For Natalie Cosman and her family, the bad news came early one morning in June 2011. Melinda Cosman had rushed her then 7-year-old daughter to the emergency room the night before after her stomach pains became unbearable. Her doctors suspected it was constipation or a stomach bug, but called Natalie back into the ER in the morning to run an ultrasound in case of appendicitis.
Instead of a ruptured appendix, they found a 7-centimeter cyst on Natalie's ovary. After a biopsy confirmed the cyst was indeed cancerous, her doctors settled on a diagnosis -- ovarian cancer.
“She didn’t really understand,” Cosman told FOX News. “We explained to her what was going on as much as we could for a 7-year-old, but I don’t know if she gets how important her ovaries are.”
Fortunately, Natalie's cancer was caught at such an early stage that she was able to make a full recovery after six rounds of chemotherapy. Though she was unable to attend school during the treatment, Natalie will return to her Manchester, Conn., elementary school this month.
"I'm feeling great because I'm happy that everything is over," Natalie told FOX CT. "Now I just go for checkups every month."
An estimated 22,280 women are expected to be diagnosed with ovarian cancer this year. However, with the median age of diagnosis in the 60s, ovarian cancer in young girls Natalie's age, who have yet to undergo puberty, is extremely rare. Only 1.3 percent of women diagnosed with ovarian cancer between 2005 and 2009 were girls under the age of 20.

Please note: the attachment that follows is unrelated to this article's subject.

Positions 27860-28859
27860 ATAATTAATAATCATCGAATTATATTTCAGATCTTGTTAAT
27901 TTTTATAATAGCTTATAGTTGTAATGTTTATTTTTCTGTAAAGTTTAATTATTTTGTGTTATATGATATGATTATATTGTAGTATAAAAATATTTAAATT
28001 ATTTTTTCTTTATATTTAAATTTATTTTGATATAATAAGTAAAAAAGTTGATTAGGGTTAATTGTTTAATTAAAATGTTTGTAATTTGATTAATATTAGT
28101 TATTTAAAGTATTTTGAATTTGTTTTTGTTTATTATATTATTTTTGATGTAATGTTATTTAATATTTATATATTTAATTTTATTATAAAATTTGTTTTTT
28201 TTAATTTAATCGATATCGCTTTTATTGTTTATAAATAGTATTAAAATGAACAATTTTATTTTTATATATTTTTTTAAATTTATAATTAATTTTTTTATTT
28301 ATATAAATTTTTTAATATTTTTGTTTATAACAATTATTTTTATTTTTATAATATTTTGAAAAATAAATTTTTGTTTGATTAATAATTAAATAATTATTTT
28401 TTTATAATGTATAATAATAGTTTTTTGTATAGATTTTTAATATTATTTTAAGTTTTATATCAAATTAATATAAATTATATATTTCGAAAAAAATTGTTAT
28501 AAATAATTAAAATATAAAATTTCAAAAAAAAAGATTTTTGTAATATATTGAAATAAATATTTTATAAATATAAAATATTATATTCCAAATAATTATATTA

"Natalie was the first case that I heard about last year," Sharon Waxmundsky, a communications specialist with the National Ovarian Cancer Coalition, told WTNH. "Now, more and more cases are coming up with little girls."
That's why Natalie and her family are doing everything they can to spread awareness of ovarian cancer, and will reprise their role participating in the 5K Run/Walk to Break the Silence on Ovarian Cancer at Hammonasset Beach State Park in Madison, Conn., on Sept. 22. So far their team, Natalie's Tigers, has raised the most donations for the cause sponsored by the National Ovarian Cancer Coalition.
"Our goal is to make people realize it can happen to any female at any age," Cosman told FOX News.
CORRECTION: A previous version of this article misstated the number of women under 20 diagnosed with ovarian cancer between 2005 and 2009.
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